Each week, we receive dozens of questions about recruiting and college admissions sent to firstname.lastname@example.org. Here are a few of the most timely questions from the past week:
Since DIII schools can’t offer scholarships, how do they attract great student-athletes?
Division III schools offer financial aid packages, which are often competitive when compared to other athletic based packages at DI levels. The financial aid packages are comprised of academic, merit and need-based aid. The size of these packages depend on a variety of factors including your family’s need as well as the endowment and financial resources of the school. In the current recession, financial aid packages can be slightly less than in previous years, but often are more money than a partial athletic scholarship.
What is the Difference between Early Decision and Early Action? And should I apply to one of these?
Many colleges offer early decision or early action, but not all. If you are a recruited athlete, and have already made a verbal commitment to a program, you will likely be applying early decision.
The fundamental difference between the two early application options is that Early Decision is binding. That means you agree to attend the college if it accepts you. You can apply to only one college for early decision, but you may apply to other colleges through the regular admission process. If you’re accepted by your first-choice college early, you must withdraw all other applications.
If you have been accepted in Early Action you can choose to commit to the college immediately, or wait until the spring. You may also apply early action to other colleges. Usually, you have until the late spring to let the college know your decision.
You should apply early only if you are sure about what college you want to attend. You shouldn’t apply early if it would be beneficial to have more of your senior year work to show a college or if you plan to weigh your offers in the spring. If you are uncertain about where you want to go then don’t rush the admissions process; there is still a lot of time left. If you feel strongly about one school, then take advantage of the option to apply early because you’ll have a better chance of being accepted.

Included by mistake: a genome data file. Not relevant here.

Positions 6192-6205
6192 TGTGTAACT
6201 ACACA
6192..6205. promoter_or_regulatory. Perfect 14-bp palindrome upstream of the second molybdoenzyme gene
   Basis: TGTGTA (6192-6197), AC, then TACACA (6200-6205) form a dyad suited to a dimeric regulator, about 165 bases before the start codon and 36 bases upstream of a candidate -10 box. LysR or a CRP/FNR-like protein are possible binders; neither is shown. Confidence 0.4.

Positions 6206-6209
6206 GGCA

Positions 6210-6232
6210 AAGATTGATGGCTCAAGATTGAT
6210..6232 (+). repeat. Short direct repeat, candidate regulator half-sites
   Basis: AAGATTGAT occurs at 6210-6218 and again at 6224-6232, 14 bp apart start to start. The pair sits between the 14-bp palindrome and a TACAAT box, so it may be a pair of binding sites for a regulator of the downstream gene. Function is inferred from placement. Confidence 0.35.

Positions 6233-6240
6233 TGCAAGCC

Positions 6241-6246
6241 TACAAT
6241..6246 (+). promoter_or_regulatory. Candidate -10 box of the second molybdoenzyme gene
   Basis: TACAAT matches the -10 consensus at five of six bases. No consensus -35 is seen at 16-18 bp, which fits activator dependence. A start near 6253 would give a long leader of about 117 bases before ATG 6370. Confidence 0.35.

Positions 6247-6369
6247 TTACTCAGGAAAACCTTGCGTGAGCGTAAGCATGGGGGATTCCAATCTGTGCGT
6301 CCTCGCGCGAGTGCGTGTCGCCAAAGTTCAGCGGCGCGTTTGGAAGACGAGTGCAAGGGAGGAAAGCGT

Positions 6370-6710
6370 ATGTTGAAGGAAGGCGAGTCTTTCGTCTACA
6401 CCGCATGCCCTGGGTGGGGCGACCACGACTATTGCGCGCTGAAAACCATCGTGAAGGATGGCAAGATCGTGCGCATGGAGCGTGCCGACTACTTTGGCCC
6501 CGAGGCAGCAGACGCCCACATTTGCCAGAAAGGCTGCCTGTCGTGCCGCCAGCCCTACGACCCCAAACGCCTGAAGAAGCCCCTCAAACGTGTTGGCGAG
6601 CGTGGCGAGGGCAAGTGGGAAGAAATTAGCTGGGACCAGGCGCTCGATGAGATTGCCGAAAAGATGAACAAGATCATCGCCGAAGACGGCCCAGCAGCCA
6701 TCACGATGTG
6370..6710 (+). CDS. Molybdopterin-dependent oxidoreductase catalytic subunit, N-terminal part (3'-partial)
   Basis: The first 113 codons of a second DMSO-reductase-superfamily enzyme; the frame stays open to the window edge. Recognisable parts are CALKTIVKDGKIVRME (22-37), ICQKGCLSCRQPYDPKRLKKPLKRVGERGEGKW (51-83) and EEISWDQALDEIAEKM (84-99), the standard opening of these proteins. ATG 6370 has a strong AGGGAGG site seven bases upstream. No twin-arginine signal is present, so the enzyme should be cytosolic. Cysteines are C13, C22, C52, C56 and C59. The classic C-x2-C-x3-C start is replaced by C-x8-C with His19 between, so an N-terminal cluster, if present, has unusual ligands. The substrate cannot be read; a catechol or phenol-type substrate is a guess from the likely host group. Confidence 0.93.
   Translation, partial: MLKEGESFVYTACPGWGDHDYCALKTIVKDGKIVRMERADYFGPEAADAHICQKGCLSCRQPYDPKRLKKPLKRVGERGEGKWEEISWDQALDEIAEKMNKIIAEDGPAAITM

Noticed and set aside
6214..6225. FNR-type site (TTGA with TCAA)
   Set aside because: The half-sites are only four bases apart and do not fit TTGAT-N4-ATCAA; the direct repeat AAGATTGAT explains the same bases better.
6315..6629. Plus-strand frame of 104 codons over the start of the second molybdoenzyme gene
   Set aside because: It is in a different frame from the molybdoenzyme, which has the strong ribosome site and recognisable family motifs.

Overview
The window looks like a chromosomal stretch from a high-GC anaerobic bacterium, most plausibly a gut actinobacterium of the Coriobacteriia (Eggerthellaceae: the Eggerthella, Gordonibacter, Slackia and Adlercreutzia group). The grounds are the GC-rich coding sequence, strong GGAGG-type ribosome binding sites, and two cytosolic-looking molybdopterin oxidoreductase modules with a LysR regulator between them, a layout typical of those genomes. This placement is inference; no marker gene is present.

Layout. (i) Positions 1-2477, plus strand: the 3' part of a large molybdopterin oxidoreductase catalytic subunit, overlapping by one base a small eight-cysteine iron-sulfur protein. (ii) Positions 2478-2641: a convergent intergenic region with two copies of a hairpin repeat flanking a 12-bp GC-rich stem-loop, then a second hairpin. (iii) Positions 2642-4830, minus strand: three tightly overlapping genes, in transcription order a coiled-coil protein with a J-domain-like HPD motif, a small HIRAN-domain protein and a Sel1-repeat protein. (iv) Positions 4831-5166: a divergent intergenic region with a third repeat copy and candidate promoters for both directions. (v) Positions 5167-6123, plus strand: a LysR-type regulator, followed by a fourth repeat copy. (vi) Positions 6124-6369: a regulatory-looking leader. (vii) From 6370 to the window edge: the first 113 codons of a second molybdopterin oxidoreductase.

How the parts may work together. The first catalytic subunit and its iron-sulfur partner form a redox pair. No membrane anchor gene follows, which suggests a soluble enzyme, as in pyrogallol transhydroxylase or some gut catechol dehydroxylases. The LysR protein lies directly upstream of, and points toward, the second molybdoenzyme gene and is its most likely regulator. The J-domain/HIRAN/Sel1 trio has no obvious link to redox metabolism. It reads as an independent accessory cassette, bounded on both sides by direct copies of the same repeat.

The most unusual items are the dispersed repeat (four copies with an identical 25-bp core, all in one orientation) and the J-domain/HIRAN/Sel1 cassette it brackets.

If I’m a Senior, Should I still be Going to Fall and Winter Recruiting Showcases and Tournaments?
It depends. If you have already verbally committed to a program or have been sufficiently evaluated as a player by the coaches of the schools you are looking at, then it’s probably not necessary.
Attending a recruiting showcase this late in the process would be a good idea if you are hoping to get some more options and garner interest from others schools. This might be the case if you were injured during the summer, feel you have improved a lot since a coach last saw you play, a coach of a school you are interested in never saw you play, or you are on the bubble in a coach’s recruiting class.
I’ll be playing my first season of varsity lacrosse this school year. Should I wait to have some varsity experience before I start the recruiting process?
Absolutely not! The earlier you start, the better. The recruiting process is all about building relationships with coaches and understanding which colleges and programs will help you achieve your college lacrosse and academic goals. Get yourself on the coach’s recruiting radar and become someone on their list to follow-up with in the future. Doing this early will put you ahead of many other student-athletes interested in the same schools.
To begin building relationships with college coaches, send them information about yourself and fill out their recruiting questionnaire. Make sure to capture some game footage and keep track of your stats to send coaches. Take control of your college process rather than be reactive!
Furthermore, lacrosse offers recruiting opportunities that other sports do not: camps and tournaments to showcase your ability in front of college coaches. You have the advantage of playing lacrosse most of the year, and there are more opportunities for college coaches to see you play. Before attending a tournament, make sure to send out emails to the coaches notifying them of your interest in their school and your presence at the tournament. Get on their list!